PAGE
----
The lack of information makes it impossible to determine whether the IRS will have adequate workers to enforce the health care law, the Treasury inspector general for tax administration said in a report three weeks ago. The report, however, concluded that "appropriate plans had been developed to implement tax-related provisions" of the law.
In 2010, House Ways and Means Committee Republicans issued a report saying the IRS may need as many as 16,500 additional auditors, agents and other employees "to investigate and collect billions in new taxes from Americans."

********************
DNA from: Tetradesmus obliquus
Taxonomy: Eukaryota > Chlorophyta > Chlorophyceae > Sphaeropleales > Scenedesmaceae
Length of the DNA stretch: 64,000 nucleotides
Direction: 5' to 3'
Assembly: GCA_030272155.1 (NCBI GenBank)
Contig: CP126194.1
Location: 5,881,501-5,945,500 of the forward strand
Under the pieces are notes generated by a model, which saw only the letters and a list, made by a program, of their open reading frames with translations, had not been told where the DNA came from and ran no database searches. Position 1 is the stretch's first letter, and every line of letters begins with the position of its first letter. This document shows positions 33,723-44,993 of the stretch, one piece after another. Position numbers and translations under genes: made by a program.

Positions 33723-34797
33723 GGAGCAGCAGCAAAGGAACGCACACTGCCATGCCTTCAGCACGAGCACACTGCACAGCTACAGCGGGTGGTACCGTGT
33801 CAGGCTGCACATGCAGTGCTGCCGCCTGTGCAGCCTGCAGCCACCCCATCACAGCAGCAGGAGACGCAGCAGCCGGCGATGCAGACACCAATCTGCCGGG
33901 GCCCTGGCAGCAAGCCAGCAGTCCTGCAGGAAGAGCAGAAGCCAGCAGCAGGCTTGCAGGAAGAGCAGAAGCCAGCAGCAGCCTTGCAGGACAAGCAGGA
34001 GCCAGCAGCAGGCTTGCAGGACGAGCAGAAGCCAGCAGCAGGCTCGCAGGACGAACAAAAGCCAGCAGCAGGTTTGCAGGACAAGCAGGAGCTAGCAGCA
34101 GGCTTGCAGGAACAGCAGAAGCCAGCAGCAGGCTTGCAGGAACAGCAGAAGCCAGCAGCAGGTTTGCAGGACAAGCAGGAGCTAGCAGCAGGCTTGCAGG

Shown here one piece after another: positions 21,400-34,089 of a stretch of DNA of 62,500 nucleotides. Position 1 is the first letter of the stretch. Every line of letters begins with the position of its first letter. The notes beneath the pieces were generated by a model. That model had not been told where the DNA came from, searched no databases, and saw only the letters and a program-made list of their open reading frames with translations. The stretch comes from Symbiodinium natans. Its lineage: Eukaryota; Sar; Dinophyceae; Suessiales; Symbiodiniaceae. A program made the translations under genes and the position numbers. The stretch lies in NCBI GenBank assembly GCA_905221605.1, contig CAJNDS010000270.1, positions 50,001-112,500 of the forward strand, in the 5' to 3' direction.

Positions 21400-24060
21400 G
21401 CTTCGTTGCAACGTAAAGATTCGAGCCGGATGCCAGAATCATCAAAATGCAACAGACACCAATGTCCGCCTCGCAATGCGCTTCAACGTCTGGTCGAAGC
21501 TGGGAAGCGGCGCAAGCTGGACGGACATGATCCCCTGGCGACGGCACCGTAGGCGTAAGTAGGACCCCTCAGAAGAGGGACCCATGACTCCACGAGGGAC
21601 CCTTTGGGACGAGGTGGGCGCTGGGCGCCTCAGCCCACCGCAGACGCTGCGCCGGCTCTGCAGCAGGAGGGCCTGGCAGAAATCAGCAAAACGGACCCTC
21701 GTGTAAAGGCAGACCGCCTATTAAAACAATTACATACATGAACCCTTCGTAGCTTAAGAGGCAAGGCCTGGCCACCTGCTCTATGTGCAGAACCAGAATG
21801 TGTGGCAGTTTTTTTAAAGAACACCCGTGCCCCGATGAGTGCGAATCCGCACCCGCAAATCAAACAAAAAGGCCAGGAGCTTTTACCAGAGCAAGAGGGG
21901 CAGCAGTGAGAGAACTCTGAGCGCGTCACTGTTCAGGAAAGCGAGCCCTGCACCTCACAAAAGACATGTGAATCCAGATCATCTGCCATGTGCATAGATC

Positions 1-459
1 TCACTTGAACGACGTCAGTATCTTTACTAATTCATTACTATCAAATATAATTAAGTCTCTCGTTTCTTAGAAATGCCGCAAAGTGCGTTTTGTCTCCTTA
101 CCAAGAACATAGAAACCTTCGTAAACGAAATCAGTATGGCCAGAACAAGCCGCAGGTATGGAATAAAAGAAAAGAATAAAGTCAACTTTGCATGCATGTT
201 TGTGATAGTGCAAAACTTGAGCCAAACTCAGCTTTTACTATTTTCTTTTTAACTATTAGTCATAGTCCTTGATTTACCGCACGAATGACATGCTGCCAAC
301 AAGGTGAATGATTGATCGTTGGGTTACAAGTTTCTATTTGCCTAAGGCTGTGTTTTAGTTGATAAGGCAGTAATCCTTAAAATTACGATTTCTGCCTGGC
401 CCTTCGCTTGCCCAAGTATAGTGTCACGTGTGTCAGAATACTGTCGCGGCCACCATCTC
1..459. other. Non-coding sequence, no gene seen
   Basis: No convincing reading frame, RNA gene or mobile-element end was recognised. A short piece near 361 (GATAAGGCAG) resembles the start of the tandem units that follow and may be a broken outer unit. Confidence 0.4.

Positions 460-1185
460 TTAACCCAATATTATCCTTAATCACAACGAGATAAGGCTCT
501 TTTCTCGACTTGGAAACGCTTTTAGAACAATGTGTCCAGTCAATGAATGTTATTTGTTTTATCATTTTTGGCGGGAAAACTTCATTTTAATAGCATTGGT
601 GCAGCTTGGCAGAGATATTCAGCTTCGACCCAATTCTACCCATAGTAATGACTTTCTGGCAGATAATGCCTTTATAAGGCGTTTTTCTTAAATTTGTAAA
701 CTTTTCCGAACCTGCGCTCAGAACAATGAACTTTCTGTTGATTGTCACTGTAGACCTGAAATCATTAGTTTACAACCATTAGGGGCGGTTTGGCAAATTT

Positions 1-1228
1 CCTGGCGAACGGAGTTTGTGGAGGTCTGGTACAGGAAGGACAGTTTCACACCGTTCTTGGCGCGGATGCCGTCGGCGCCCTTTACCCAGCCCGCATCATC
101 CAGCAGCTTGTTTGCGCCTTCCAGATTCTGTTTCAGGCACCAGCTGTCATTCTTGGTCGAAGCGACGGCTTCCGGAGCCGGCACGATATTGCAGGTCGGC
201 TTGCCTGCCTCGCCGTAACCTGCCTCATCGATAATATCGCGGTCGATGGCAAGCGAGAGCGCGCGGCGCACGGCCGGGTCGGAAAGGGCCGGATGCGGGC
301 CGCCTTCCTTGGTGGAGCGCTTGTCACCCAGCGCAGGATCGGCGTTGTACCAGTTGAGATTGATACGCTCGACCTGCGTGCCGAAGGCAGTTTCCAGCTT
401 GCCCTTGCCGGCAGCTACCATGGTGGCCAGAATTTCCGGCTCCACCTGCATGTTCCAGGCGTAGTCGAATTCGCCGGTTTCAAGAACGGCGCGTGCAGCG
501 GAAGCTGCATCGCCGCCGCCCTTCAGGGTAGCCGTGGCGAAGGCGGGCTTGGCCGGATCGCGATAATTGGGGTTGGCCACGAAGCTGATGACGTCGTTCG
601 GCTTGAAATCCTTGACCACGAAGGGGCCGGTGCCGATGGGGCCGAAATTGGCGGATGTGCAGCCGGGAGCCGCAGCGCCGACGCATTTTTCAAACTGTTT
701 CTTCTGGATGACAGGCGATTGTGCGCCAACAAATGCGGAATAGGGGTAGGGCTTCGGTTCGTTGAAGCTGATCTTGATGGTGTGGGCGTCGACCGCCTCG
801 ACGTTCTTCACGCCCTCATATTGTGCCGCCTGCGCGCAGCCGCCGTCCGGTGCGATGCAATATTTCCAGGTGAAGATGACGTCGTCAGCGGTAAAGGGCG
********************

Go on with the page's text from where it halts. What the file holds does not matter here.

That assessment has been widely cited by opponents of the law. The IRS disputes the jobs number but hasn't offered another one.
"That is a made-up number with no basis in fact," IRS spokesman Dean Patterson said in an email. "The 2012 budget calls for about 1,200 employees for the IRS to implement the (Affordable Care Act), and the vast majority of those employees are needed to build technology infrastructure to support payments like the new tax credits for individuals and small businesses."